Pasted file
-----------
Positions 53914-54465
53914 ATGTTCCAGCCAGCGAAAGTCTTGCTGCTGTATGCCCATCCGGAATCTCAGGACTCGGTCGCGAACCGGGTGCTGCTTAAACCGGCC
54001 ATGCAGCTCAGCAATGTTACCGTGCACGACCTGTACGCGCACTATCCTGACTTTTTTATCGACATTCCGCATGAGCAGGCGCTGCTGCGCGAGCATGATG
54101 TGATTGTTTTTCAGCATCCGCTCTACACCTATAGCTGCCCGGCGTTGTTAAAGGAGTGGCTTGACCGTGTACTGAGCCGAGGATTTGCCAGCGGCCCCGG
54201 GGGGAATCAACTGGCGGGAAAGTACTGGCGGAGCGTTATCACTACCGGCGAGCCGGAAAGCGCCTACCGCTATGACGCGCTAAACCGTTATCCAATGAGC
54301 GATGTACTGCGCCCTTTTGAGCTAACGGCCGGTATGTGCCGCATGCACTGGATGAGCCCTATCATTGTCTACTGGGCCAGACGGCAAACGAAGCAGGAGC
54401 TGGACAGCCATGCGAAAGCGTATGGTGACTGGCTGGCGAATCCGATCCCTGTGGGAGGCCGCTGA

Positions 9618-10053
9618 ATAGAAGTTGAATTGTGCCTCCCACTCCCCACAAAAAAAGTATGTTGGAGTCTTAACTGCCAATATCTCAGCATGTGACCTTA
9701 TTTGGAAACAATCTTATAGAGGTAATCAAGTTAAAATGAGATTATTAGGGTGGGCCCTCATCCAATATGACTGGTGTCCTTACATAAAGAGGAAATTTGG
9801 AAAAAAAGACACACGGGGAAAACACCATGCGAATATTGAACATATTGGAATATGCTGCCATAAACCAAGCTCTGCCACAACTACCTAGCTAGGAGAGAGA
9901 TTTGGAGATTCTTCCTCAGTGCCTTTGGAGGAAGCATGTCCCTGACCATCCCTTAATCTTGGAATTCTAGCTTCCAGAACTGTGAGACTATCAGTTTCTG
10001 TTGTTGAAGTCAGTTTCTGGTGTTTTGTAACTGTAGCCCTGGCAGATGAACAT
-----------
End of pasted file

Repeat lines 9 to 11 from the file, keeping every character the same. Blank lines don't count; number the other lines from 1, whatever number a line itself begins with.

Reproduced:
9618 ATAGAAGTTGAATTGTGCCTCCCACTCCCCACAAAAAAAGTATGTTGGAGTCTTAACTGCCAATATCTCAGCATGTGACCTTA
9701 TTTGGAAACAATCTTATAGAGGTAATCAAGTTAAAATGAGATTATTAGGGTGGGCCCTCATCCAATATGACTGGTGTCCTTACATAAAGAGGAAATTTGG
9801 AAAAAAAGACACACGGGGAAAACACCATGCGAATATTGAACATATTGGAATATGCTGCCATAAACCAAGCTCTGCCACAACTACCTAGCTAGGAGAGAGA